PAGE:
Again, we are actively and aggressively working to identify the cause and we've published a means to correct it - http://fwd4.me/MFK .

^Salem

8 people like this

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Posted

Rather than asking for examples, has there been any proactive response to yanno, search and clean GoDaddy's OWN servers? It would kind of make sense that a GoDaddy tech would ensure the security of the server by searching for any affected accounts on there and if GoDaddy has a clause in their Terms of Service that they don't resolve any malware issues on the client's account, at least notify the client with a support ticket referencing to them what they need to do for the safety of their account.

You can easily run an SSH command to find some of the "core" malware files and/or content itself.

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Posted

TonyLock and All,

I work on Go Daddy's Social Media Team and we're working with our Security Operations Center to locate examples of non-WordPress sites that have been compromised. If you're comfortable with sharing example domains, please feel free to PM them to me.

Please know that we're actively working to identify the issue and resolve it. Further, we've published steps to correct the issue at http://fwd4.me/MFK.'>http://fwd4.me/MFK. As we continue to investigate the matter, our Security Team has noted that reports of sites with this malware that were not WordPress blogs have the commonality that an outdated version of WordPress is either powering part of the site or that it is not in use, but is still present on the hosting plan. Additionally, we have heard reports of the compromise occurring on other hosting providers.

Again, we are actively and aggressively working to identify the cause and we've published a means to correct it - http://fwd4.me/MFK .

^Salem

Thank you for coming here to Neowin and posting that Salem :yes: Much appreciated to put our members minds at ease.

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Posted

Rather than asking for examples, has there been any proactive response to yanno, search and clean GoDaddy's OWN servers? It would kind of make sense that a GoDaddy tech would ensure the security of the server by searching for any affected accounts on there and if GoDaddy has a clause in their Terms of Service that they don't resolve any malware issues on the client's account, at least notify the client with a support ticket referencing to them what they need to do for the safety of their account.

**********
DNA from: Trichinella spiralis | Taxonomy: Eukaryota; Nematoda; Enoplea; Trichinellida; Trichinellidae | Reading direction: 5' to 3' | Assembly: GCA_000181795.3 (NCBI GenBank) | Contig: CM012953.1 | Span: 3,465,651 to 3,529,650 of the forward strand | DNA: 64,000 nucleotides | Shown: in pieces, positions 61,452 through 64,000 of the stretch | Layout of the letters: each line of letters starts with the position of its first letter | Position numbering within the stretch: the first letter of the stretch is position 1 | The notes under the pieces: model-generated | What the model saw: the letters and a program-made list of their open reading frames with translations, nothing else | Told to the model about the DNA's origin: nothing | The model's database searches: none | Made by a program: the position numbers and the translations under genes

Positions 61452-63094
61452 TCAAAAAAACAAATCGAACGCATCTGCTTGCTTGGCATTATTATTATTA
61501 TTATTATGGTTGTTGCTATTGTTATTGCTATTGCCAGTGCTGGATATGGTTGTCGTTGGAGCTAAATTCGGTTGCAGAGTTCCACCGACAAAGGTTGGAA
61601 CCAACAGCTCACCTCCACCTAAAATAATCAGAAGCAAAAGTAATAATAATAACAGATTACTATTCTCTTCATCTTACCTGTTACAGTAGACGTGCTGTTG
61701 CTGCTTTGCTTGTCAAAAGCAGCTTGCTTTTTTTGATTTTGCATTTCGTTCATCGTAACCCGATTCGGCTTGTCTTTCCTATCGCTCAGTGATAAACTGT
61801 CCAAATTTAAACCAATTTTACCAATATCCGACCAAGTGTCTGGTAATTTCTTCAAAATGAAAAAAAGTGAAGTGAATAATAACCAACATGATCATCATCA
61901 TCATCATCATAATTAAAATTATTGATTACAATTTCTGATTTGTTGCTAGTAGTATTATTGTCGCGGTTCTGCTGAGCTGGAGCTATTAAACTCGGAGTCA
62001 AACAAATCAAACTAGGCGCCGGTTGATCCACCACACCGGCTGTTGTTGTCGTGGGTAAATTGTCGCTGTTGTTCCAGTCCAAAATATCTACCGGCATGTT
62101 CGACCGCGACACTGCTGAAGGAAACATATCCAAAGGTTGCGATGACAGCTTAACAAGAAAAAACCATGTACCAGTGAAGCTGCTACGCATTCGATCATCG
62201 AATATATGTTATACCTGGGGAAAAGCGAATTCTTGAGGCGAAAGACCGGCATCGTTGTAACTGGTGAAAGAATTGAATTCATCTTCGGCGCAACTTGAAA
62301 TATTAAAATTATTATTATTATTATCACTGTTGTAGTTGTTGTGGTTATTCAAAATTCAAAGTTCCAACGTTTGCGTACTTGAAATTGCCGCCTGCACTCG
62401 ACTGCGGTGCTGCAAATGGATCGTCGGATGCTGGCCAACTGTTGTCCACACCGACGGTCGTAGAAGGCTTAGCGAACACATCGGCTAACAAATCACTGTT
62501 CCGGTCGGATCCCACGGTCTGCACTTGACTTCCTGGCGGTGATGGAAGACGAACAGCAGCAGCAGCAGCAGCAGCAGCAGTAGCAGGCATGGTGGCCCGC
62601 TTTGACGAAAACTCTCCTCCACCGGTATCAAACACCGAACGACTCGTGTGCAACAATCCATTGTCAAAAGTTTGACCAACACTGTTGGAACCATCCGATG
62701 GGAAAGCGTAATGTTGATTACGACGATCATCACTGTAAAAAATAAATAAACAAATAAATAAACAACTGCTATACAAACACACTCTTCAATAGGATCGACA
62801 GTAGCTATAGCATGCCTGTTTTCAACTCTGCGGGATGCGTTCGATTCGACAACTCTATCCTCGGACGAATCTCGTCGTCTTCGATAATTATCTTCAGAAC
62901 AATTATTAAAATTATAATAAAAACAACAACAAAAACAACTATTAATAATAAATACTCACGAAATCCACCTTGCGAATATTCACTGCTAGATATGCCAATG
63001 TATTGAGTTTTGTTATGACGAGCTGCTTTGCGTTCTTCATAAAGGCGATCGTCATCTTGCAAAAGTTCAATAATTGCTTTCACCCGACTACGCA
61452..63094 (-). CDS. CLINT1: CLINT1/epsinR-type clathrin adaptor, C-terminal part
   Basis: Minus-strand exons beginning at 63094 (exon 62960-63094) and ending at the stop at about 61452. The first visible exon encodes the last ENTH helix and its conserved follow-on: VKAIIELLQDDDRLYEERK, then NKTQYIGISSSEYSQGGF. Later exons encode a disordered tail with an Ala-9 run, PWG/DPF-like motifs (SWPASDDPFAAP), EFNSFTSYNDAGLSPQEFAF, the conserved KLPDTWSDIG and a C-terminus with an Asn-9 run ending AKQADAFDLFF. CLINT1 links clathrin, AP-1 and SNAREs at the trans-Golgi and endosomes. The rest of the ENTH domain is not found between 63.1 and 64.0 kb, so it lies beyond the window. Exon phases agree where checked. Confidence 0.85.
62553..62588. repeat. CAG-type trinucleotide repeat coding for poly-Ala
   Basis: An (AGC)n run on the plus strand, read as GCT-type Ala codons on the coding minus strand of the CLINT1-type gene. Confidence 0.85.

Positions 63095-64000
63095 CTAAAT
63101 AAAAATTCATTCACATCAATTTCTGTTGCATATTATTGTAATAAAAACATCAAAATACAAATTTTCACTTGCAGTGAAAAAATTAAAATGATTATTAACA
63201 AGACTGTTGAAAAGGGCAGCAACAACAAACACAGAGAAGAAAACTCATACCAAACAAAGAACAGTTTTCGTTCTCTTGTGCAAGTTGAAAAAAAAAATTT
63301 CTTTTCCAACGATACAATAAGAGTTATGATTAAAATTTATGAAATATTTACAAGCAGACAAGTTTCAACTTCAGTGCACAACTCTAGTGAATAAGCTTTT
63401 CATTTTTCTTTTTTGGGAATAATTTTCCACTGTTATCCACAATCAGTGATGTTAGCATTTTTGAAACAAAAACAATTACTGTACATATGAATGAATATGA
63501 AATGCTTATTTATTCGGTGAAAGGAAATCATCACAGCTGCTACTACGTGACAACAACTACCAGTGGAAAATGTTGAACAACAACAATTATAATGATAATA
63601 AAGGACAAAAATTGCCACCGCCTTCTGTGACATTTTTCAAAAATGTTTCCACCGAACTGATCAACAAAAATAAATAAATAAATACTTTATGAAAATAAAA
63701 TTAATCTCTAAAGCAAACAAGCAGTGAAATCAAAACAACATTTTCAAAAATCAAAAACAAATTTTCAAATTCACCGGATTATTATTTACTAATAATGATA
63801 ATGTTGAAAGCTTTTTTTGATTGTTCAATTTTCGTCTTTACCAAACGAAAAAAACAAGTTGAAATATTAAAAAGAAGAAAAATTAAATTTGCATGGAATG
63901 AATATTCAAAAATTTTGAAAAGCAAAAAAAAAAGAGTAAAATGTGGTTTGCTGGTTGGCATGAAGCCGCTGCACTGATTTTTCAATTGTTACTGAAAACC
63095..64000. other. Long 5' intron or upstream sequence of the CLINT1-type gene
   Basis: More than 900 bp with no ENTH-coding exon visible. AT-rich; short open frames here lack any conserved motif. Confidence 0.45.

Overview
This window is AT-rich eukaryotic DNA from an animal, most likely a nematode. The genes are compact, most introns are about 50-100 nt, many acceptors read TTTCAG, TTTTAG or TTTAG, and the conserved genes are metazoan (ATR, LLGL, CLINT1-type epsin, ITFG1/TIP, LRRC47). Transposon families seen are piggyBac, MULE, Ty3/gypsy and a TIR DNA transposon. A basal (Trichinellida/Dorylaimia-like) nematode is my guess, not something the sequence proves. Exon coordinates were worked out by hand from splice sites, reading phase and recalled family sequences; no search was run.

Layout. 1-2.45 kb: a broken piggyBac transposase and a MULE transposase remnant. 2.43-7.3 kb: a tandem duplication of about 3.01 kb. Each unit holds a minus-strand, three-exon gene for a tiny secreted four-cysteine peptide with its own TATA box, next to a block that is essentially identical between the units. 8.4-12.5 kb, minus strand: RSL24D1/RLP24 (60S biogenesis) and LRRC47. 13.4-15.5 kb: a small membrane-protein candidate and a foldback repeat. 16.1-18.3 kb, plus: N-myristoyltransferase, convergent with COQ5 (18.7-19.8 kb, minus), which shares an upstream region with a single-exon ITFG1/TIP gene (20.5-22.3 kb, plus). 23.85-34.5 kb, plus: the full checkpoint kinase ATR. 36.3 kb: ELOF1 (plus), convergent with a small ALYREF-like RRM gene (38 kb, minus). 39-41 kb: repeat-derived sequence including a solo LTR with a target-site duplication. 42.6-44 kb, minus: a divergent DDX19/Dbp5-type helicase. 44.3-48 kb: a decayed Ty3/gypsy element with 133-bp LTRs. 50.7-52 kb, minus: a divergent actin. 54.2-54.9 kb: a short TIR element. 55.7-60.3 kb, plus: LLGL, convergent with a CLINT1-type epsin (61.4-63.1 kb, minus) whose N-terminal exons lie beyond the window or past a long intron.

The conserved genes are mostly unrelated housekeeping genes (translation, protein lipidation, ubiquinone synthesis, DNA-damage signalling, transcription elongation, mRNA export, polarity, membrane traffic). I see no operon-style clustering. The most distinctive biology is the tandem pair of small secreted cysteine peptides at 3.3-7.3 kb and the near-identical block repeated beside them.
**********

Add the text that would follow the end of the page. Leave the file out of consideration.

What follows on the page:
You can easily run an SSH command to find some of the "core" malware files and/or content itself.

I have not created scripts for over half a year since I quit my job.. but I think on linux it could be something like this:


#step 1, enter the path where the websites are hosted, it should be something like:    cd /home/UsersWebsitesAreUnderThisDirectory/

#ste 2, use the find & grep

find . 2>/dev/null | xargs grep -i script | grep -i php

then just analyze the output of the script for something strange (using a remote javascript -from other domain-) but if you will be only searching for WP installs trying to connect to: kdjkfjskdfjlskdjf.com you may want to try..

#step 1, enter the path where the websites are hosted, it should be something like:  cd /home/UsersWebsitesAreUnderThisDirectory/

#ste 2, use the find & grep

find . 2>/dev/null | xargs grep -i kdjkfjskdfjlskdjf

Those 2 are not the best scripts for this, but those should do the job. Good luck

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Posted

It is not our job to provide tech support to GoDaddy. It is GoDaddy's job to provide security to it's customers.

Recently, GoDaddy gave away $100,000 in cash prize money to a competition winner, as a means of advertising. If they can afford to give a way a tenth of a millions dollars (USD) in cash to random members of the public, then surely they have enough money to hire a single security expert who can actually tell the server crew at GoDaddy what a crappy job they've done so far.

Update: I've just had a good friend from England email me about a similar issue with GoDaddy.

It bother's me that such a seemingly good company can allow your data's security to be compromised so easily and then just blame something else to not get their butts sued.

@Salem (of GoDaddy)

It's funny you have to come here and be an apologetic for GoDaddy. Get your act together before you have a class action law suit on your hands.

------------------

@bytes2000

I have not created scripts for over half a year since I quit my job.. but I think on linux it could be something like this:



#step 1, enter the path where the websites are hosted, it should be something like:    cd /home/UsersWebsitesAreUnderThisDirectory/

#ste 2, use the find & grep

find . 2>/dev/null | xargs grep -i script | grep -i php

then just analyze the output of the script for something strange (using a remote javascript -from other domain-) but if you will be only searching for WP installs trying to connect to: kdjkfjskdfjlskdjf.com you may want to try..


#step 1, enter the path where the websites are hosted, it should be something like:  cd /home/UsersWebsitesAreUnderThisDirectory/